The special reporter accompanying
the Bryan train Is becoming philosoph
ical as well as Imaginative. ' He de
clares, "whether it is an awakening or
an undercurrent or the same old curi
osity to hear Bryan is a question for
debate." We submit that this indi
cates an Impaired confidence in Colonel
Bryan's powers of inspiration. Did
anyone ever before hear an admission
on the democratic side that any of
Bryan's crowds came to hear him
merely out of curiosity?
Liverpool cotton buyers refuse to
be Influenced by, the American cotton
raisers demand and the planter is
beginning to see that the best method
of securing higher prices for his sta
ple Is to have it manufactured at
home. With the "race problem" out
of the way tha south would soon be
the stronghold of the protective tariff
The fight for the equitable taxation
of railway terminals for city purposes,
the same as other property, must next
be carried Into the legislature and then
probably into the courts before it Is
finally won. It is an Issue, however,
on which there are no two sides, and
the people should prepare to fight to a
finish for justice.
- Governor Mickey may also be ex
pected to wake up after the election
returns are in and let the public know
what his decision is on the disputed
law points brought out In his hearing
of the impeachment charges against
his Omaha fire and police board ap
pointees. Instead of charging that the recip
ient was a republican, the democrats,
strangely enough, are trying to save
themselves by declaring the Galloway
pass a forgery. It is no forgery at all,
but the real thing, as can be readily
proved If necessary.
If President Fish s memory Im
proves after he leaves the Illinois
Central presidency In the same degree
as that of Joseph Ramsey, jr., the In
tersiaie commerce commission may
look forward to lively sessions.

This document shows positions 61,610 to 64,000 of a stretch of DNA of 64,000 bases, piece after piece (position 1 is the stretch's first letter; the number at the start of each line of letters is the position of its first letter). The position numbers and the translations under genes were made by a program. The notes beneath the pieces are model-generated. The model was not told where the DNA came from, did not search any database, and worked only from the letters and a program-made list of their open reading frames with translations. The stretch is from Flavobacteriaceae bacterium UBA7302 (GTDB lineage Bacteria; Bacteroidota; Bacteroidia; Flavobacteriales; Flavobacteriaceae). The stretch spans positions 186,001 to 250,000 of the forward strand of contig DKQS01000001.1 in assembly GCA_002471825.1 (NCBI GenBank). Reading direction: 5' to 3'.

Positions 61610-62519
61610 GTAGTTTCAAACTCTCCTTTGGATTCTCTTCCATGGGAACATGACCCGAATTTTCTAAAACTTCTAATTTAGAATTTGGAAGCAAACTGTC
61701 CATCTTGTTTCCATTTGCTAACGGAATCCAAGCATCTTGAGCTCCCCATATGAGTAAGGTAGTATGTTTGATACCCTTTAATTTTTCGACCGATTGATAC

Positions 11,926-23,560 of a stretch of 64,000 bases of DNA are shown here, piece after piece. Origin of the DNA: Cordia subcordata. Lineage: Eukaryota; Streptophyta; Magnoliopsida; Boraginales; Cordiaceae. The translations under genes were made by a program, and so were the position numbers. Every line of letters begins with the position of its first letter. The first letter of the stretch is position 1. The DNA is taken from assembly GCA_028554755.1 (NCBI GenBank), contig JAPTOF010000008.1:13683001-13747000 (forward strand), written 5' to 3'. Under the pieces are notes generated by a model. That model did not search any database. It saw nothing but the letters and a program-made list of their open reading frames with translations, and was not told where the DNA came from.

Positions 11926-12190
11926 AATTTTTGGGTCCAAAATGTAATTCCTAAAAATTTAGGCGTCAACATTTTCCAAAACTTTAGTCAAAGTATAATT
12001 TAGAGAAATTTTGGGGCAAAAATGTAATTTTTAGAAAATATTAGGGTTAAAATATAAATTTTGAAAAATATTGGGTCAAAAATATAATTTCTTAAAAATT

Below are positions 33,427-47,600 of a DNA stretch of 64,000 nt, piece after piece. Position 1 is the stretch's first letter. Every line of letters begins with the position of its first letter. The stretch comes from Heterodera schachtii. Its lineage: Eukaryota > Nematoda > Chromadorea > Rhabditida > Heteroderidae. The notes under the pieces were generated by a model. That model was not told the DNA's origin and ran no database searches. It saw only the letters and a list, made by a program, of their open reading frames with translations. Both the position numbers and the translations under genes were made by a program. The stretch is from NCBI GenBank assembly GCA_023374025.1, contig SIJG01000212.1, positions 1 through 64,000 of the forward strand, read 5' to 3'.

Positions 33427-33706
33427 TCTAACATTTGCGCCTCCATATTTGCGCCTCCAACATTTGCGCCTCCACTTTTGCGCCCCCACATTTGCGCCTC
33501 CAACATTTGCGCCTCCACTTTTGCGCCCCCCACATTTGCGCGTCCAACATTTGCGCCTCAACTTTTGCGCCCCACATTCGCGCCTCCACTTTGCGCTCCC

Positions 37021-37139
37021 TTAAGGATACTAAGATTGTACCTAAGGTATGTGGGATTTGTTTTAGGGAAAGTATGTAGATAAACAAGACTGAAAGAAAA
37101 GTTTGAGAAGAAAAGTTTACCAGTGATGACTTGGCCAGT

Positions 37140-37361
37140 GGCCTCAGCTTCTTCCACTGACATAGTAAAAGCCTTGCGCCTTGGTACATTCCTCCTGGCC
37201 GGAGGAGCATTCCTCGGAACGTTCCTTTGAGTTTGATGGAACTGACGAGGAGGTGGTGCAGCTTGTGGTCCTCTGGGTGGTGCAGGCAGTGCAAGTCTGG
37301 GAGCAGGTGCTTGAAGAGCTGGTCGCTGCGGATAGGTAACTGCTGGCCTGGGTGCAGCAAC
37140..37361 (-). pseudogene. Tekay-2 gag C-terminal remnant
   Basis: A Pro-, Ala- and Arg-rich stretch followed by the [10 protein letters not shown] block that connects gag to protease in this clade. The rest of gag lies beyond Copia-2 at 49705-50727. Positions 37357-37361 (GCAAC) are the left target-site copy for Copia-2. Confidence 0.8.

The president dtdn t shoot any mild tur
keys on his Virginia bunt, but that will
not Induce him to withdraw his Thanks
ot Mah lftn'ai-r.
, ' Cincinnati Enquirer
Point aliirm was howu in Huvitia ov r a
rumor that Jnpun whs gulng to have a w. r
with the United Btatt". Not muih danger
of that. Japan had very fine barking in
Its recent ftght with Huhsiu, but It could
not rely on It as a braner In any diffloulty
whlrh she might have "with the United
"tales not Just yet, anyhow.
If Governor Marnon has mads hinuelf
unpopular la Cuba because he Is trying to
abolish dueling, what will be the fooling
toward him when he requests the Cohan
"soldier" to go to workT
Another War Alarm.
A r-crps of trained women nurses Is re
commended for the srmy. Then, as a
natural consequenre of woman as a min
istering angel among the susceptible mili
tary, will come the formation of Cupid's
A Itefreahlnar Novelty.
The Pennsylvania railroad has deckled
to Increase the wages of all of its em
ployes, effective December 1. It Is a de
cided and refreshing novelty to And a cor
poration taking Interest In the working
man after election.
Pat oa the Brakes.
Brooklyn Eagle. -Two
hundred killed and li.OX) wounded
on our railroads In three months are loo
many. The accident Insurance companies
will be driven out of business at this rato
or would be. If people who hold accident
policies ever were hurt.
Doesn't please the Conrt.
Cleveland Plain Dealer.
The supreme court of the United States Is